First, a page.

Steven Spielberg's second childhood in movies is proceeding like many do in real life. Serious stuff keeps getting in the way of acting (or directing) like a kid again. It's likely you'll appear old-fashioned when you do.
The BFG is one of Spielberg's rare excursions in childish whimsy these days, as sweet and big-hearted as you'd expect from the maker of E.T.: The Extraterrestrial. Technically speaking, it's a motion capture marvel, with Academy Award winner Mark Rylance in line for another nomination, in the title role of Big Friendly Giant.
Based on Roald Dahl's children's book, the screenplay by the late Melissa Matheson — who also wrote E.T. — relishes the author's wacky way with Gobblefunk, a silly word salad spoken by BFG. Rylance is a constant delight, chattering and chuckling decipherable nonsense like "vegeterribles" and spreading news on "the bunkum box and radio squealer."
While mo-cap pioneer Andy Serkis hides behind the process, Rylance is unmistakably the digitized face of BFG. His eyes radiate their usual soft kindness, the only part of his physique that isn't digitally exaggerated. Elephantine ears, spindly appendages and buzzard neck are faked; the actor is genuine.
This is, however, an easier movie to admire for its technical prowess than embrace with emotional zeal. Spielberg doesn't pull heart strings as much as push the right buttons, dutiful to an undercooked story. The BFG begins like a classic fairy tale and ends with helicopters and fart jokes, a tonal dissonance that is Dahl's fault, not the film's.
Like E.T., this is a tale of a child bonding with a humane creature. Sophie (Ruby Barnhill, serviceably cute) lives in a London orphanage, waking at 3 a.m. nightly when lonely makes sense. One night she spies BFG prowling the streets, her gasps drawing his attention. He plucks Sophie from bed, carrying her to Giant Land and his lair.
Much of the film's first hour occurs in these Hobbit-ish surroundings, as Sophie learns BFG is the runt of a clan of giants led by Fleshlumpeater (voice of Jemaine Clement). The others are "cannybulls" eating "human beans," and Fleshlumpeater's keen nose tells him one is near. Protecting his new, only friend is now BFG's mission.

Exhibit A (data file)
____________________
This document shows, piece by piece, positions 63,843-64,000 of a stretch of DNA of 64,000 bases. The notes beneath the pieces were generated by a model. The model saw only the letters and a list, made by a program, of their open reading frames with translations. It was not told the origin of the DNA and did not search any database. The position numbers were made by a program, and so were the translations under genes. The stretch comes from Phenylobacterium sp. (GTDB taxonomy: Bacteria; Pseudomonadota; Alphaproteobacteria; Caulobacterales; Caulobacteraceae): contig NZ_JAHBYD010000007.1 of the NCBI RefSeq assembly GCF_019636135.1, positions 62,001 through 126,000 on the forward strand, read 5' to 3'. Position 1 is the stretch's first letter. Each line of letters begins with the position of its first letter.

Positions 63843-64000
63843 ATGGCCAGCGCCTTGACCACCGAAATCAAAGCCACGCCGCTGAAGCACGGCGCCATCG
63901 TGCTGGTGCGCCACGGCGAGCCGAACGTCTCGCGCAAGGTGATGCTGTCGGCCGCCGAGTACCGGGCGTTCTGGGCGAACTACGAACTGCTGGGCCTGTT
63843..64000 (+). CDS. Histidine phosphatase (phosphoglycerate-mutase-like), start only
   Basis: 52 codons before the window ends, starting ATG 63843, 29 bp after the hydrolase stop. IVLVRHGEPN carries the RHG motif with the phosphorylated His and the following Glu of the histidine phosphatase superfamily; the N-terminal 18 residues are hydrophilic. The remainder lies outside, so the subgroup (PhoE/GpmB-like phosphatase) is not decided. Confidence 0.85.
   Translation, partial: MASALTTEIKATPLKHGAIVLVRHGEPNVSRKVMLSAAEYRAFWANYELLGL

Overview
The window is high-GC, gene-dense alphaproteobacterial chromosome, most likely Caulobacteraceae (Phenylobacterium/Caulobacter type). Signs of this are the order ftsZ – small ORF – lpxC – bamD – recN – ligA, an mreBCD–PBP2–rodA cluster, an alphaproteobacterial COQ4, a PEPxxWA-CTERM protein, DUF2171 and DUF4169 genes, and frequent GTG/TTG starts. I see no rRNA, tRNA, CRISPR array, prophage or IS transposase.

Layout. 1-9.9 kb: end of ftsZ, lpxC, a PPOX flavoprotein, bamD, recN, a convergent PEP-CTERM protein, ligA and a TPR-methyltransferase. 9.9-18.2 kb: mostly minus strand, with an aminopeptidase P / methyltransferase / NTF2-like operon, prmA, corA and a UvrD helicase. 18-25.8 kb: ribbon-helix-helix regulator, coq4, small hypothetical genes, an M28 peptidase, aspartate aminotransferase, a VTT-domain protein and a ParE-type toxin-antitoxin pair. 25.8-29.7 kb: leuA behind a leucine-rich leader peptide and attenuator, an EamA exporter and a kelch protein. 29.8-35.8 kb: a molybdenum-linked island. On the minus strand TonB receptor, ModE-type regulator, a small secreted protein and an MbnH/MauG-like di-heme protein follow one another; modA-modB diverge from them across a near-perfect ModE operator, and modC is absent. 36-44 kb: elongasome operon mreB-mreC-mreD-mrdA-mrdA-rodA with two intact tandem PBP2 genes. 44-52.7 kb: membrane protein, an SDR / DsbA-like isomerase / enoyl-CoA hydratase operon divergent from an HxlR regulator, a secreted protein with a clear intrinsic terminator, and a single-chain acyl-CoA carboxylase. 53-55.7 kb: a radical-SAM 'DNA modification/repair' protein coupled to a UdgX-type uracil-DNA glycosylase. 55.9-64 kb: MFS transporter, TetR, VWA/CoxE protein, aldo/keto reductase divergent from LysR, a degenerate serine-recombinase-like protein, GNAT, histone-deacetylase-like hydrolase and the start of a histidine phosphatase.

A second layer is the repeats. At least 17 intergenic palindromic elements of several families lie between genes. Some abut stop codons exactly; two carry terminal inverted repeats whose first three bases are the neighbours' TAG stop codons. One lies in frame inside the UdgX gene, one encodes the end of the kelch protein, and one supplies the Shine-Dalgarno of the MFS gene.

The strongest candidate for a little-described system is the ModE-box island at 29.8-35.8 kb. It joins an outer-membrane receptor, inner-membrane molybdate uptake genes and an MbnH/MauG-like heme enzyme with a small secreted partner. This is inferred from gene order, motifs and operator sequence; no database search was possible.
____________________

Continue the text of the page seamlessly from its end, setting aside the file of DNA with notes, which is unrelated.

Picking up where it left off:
Complicating matters is BFG's nightly task, collecting and distributing nice dreams to London's children with ninja stealth. Sophie tags along against the giant's better judgement, exposing her to Fleshlumpeater's crew. Spielberg adds a fresh approach to dream-sequence technique with little more than silhouettes and a smile, a rare ingenious touch in this movie.
Then comes the point when Dahl may have simply grown tired of the story, opting for an abrupt change in direction to Buckingham Palace and Queen Victoria (Penelope Wilton) calling out the army. It feels so at odds with everything preceding that intermittent delights like BFG's gigantic royal breakfast don't impress as much, when the queen and her Corgis begin breaking wind, thanks to BFG's homemade fizzy pop. Is this really the same movie we walked into?
No, because Spielberg isn't the same filmmaker today. He deals much more often in fact than fantasy, and imagination muscle has only so much memory. They're flexed here in Rylance's appearance and not much else. The BFG is like hearing grandpa tell an okay bedtime story, punctuated with an underarm fart.
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